FIND-ING A PIECE THAT WILL KEEP YOU
ENGAGED WITH YOUR
HEAD AND YOUR HEART - AND EN-JOY Try speaking this in the rhythm of the opening of the Fugue subject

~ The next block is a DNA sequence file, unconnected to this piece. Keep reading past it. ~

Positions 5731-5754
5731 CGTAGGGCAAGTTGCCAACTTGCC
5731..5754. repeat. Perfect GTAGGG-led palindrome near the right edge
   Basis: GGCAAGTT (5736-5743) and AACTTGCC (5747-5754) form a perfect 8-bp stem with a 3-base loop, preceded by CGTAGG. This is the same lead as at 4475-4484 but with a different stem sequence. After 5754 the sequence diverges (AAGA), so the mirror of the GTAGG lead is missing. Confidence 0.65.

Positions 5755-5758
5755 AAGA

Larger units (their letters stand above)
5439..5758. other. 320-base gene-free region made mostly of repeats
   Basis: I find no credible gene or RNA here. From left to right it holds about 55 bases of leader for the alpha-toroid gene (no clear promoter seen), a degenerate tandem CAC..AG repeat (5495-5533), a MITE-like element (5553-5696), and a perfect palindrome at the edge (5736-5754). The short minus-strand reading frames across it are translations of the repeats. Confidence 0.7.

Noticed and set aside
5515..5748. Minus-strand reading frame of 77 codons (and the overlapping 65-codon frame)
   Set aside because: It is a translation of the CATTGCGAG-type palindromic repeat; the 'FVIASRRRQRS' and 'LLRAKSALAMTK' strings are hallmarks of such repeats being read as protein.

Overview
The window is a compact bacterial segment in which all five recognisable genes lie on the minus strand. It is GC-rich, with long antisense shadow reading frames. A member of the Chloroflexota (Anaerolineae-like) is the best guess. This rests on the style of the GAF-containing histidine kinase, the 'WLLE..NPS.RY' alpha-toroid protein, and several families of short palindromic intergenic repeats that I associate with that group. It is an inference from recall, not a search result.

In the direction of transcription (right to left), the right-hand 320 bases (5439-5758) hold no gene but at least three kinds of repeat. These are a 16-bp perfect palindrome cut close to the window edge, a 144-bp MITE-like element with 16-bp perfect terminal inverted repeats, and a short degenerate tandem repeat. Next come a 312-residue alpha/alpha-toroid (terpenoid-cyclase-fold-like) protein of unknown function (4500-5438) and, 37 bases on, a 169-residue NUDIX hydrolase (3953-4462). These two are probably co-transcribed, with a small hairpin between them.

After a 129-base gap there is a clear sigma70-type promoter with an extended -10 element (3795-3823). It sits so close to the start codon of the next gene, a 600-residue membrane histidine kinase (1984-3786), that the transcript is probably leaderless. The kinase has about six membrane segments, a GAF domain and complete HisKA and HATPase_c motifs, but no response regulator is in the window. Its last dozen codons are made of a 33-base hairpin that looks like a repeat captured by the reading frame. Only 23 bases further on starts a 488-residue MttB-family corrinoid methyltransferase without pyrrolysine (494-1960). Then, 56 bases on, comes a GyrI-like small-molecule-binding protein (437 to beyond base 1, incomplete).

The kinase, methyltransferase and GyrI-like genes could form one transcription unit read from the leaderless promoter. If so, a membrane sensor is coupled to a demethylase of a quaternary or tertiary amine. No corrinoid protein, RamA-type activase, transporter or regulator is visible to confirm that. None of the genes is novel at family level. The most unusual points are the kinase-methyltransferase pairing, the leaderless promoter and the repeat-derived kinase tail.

Some people like to have a piano teacher who tells them exactly what pieces they should be tackling. Other people like to determine for themselves what pieces they want to work on and go to a teacher for advice on difficulties which emerge. As a teacher it is usually much easier if people have a clear idea of what they want to achieve than if they look to you to provide all the direction and motivation. Sometimes, however, it is a good idea with all pupils to make a strong suggestion as to repertoire which they should study. If the suggestion is suitable then almost all pupils will respond positively. And if it is not - well we can all learn from mistakes. But what makes for a suitable suggestion of repertoire, whether you are a teacher of someone else or simply teaching yourself? It may seem obvious but it is important that the choice of piece is not too hard. By this I mean that it is not SO technically demanding that your only possible experience will be one of frustration and a sense of failure. There are still pieces that I feel like this about having never had or made sufficient time energy and patience to make them ‘sound right’ despite many hours of practise. Sometimes I have looked at one of these pieces again - maybe twenty years later - and realised that the reasons why I abandoned the piece were to do with a lack of understanding, impatience, trying too hard; in fact many of the factors that I am exploring in these essays. It is in fact difficult to discern at a particular stage what is too hard for oneself. On the other hand it is also important that the choice of piece to work on is not too easy. If you can sight read a piece through with 100% accuracy that piece is too easy for you to seriously work on unless it is a piece which makes an extra imaginative and musical claim on your attention. With something like the famous opening movement of Beethoven’s Moonlight Sonata you may well be able to sightread it accurately but it could still be a really important piece for you to work on to develop your awareness of sound, voicing and inner pulse. With many pieces of comparable technical difficulty, however, they may prove useful as sight reading practise but not warrant taking up your time of serious musical engagement. The repertoire which you choose to work on needs to be music which both challenges you and rewards you. It needs to be musically engaging and it needs to be both intellectually and emotionally satisfying for you to practise. Sometimes you will be able to identify such a piece for yourself from something that you have heard; sometimes you will need the advice of a teacher or trusted friend. As a young teenager teaching myself I remember becoming obsessed with a piece which I heard on the old Third Programme (forerunner of Radio 3). I remember tracking this piece down in a music shop in Birmingham and spending hours and hours trying to get this piece to sound as I wanted it to. It challenged me; it engaged me emotionally and intellectually, and was the cause of many highs and lows in my teenage experience. If I had had a teacher, however, I would not have been given this piece to work on because it was much too hard. It was only years later when I had some lessons as an adult that I began to understand that Chopin’s Ballade in F minor is one of the real greats of the piano repertoire. I have come back to this piece at different stages of my life and still have a powerful relationship with it but I have still never felt sufficiently in control of it to perform it to an audience. There is a paradox here. The Chopin was too difficult for me when I tried to learn it, and yet I still think of it as one of the key stages in my lifelong love affair with the piano. Occasionally as a teacher you have a pupil who is determined to learn a particular piece and who will not be deterred by any amount of being told that it is too difficult. I remember a twelve year old boy once who was determined to play Scott Joplin’s The Entertainer in the original version even though he was not fluent in Grade 2 scales. Despite my protestations that it really wasn’t possible at this stage, he spent months and months working on the piece outside of the lessons until he could prove me wrong. I was amazed - and also really pleased. And I often remember this from many years ago when I have a pupil who wants to tackle a piece which is ‘too difficult’. The most important thing has to be a real engagement with a piece in both the intellectual and the emotional dimensions. If the head and heart are both fully engaged then the body will be prepared to do the work that is necessary.